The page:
Does a KGB Resume Make Putin a Stalin?
- By Yevgenia Albats
- Jan. 13 2000 00:00
The question on everyone's mind is who, in fact, is Vladimir Putin? Is he a democrat and a guarantor of civil liberties? Or is he a Chekist who, in the tradition of the KGB under the Soviet Union, doesn't give so much as lip service to personal freedoms? Will he sacrifice a ripening democracy to the notion of Russia's "greatness?"
The answer is: We don't know yet.
Yes, the savage war in Chechnya does nothing for Putin's image as a democrat. He should be criticized for it just like Boris Yeltsin was during the previous Chechen war. However, just because Putin was a KGB man in the past does not mean he will be the next Stalin.
I have investigated and written extensively about the Soviet KGB and I know that only those with a deliberate ignorance of its bloody past could have made a career in the political police, including the intelligence branch where Putin served.
I was a proponent of a bill in the early 90s that would have prevented career KGB officers and KGB snitches from taking high-ranking government positions or from holding elected office - the kind of laws passed in the Czech Republic and Germany. It was never passed in Russia.
The years of Soviet rule saw from 10 percent to 30 percent of Soviet citizens collaborating to some degree with the KGB and comprising its enormous shadow staff. In the late '80s and early '90s, some of Russia's self-proclaimed democrats were part of that staff.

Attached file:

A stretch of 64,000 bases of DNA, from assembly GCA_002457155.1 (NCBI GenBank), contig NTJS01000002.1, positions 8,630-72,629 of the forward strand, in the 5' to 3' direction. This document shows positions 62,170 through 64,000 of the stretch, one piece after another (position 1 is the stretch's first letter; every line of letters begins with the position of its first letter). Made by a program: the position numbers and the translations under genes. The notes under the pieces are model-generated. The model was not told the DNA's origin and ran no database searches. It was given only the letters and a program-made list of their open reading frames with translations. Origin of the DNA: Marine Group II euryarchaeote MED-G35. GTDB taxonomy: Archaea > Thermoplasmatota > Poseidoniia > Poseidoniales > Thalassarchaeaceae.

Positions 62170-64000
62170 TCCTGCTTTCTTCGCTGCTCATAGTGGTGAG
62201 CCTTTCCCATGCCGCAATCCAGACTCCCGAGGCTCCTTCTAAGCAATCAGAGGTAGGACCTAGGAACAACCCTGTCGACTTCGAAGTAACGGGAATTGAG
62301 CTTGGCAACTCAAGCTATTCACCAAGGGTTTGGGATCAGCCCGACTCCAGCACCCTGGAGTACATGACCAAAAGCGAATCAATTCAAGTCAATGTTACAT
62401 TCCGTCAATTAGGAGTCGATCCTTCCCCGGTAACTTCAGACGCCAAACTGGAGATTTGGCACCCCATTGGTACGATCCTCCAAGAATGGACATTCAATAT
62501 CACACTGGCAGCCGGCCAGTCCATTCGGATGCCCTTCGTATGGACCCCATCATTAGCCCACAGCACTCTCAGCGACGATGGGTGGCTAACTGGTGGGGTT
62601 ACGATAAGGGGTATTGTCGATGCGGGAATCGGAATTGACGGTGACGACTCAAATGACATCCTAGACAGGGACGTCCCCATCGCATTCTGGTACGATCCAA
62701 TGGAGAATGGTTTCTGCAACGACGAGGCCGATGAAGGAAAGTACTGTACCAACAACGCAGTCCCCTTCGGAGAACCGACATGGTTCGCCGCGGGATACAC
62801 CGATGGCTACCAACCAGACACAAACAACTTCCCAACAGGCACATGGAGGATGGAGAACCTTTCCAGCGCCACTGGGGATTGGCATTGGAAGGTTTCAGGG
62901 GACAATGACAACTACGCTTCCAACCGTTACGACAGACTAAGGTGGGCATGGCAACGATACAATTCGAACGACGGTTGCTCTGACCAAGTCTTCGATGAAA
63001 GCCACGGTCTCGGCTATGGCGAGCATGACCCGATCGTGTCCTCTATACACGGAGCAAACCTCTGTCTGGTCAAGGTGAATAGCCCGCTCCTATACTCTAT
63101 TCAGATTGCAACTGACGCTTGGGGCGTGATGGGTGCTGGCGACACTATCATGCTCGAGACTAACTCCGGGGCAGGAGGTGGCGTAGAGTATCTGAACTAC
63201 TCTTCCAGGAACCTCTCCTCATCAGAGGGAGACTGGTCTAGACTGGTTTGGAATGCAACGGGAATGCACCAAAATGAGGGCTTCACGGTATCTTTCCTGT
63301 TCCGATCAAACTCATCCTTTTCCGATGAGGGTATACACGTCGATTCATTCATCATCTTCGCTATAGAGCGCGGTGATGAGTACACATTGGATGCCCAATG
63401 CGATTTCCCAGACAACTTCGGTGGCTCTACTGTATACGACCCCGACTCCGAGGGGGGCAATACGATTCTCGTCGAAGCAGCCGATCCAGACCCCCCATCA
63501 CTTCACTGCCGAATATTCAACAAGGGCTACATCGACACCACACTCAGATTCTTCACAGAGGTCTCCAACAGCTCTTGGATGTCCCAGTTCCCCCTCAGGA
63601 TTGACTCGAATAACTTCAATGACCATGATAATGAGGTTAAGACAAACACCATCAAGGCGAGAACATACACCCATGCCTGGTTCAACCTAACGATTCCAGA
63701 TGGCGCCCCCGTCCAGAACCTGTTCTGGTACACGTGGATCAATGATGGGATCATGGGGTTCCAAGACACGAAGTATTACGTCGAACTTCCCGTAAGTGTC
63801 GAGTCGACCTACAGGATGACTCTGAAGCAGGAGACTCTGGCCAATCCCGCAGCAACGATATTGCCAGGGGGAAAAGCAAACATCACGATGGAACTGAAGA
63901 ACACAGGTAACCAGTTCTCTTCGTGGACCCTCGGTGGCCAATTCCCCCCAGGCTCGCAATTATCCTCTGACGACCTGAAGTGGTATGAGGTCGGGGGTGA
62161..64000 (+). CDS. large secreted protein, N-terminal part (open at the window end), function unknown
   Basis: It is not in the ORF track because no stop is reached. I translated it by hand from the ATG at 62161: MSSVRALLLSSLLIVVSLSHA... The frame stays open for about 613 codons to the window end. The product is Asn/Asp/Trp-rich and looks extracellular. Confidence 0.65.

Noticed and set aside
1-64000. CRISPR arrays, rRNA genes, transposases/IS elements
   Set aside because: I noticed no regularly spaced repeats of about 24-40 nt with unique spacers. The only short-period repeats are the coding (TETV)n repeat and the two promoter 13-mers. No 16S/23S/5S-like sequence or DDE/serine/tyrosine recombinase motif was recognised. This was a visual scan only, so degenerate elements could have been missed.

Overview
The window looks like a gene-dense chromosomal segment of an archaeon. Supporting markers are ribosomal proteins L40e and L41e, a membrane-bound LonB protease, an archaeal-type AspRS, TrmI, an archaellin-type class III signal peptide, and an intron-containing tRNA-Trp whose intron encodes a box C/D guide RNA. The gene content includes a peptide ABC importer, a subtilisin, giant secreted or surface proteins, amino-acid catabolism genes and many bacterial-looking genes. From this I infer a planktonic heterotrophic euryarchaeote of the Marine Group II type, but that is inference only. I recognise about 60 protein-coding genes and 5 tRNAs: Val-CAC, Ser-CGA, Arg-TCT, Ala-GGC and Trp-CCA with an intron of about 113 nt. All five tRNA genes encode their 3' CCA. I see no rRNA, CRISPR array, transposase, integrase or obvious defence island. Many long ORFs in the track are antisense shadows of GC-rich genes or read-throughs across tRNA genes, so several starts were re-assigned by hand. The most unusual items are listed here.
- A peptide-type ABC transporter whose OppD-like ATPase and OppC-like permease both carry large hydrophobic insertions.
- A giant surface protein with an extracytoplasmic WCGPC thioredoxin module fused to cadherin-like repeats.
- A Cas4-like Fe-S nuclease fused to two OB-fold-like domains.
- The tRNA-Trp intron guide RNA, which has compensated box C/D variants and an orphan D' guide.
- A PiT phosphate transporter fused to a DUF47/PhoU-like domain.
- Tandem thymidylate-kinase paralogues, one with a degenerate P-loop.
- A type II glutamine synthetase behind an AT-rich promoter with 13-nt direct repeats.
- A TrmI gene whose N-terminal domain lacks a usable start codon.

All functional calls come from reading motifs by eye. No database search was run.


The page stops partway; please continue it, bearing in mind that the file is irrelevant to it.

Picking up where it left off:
That said, I cannot help noticing that much of the judgment heaped on Putin for his KGB past resembles much of the judgment that was heaped by the KGB itself on many Soviet citizens - myself included - back in the bad old days. People with "suspect" backgrounds - social or religious - or with no Communist Party card in their pocket were doomed to be branded as disloyal, bad citizens simply because they were different from the majority.
By virtue of Putin's role within the Soviet Union's most criminal institution (I say it once and I'll say it again), and because he has never been a member of any democratic party - unlike many of his colleagues - he is denounced again and again as Russia's next evil. Is this reallyfair? Don't we know, for instance, that some of those with a dissident past turned out to be provocateurs? Shouldn't we try to make a better argument this time?
Those who know Putin well almost universally describe him as an exceptionally honest man, modest in his private life and deeply religious. Not too much so for a man about to become president, and certainly not too little in a country where politics and the elite are so corrupt.
People do change. People learn. People read books, travel, engage in new activities, think about their past and present. And they undertake change. Putin has had 10 long years to judge his past for himself. Everyone is entitled to presumption of innocence. Everyone has the right to be assessed not just by their affiliation, but by their deeds - past and present.
Let's give Vladimir Putin a chance. Let's not relegate him to a corner where he'll have no reason to prove he can do better than many expect him to. Let's leave Russia some hope.
Yevgenia Albats is an independent journalist and political analyst based in Moscow.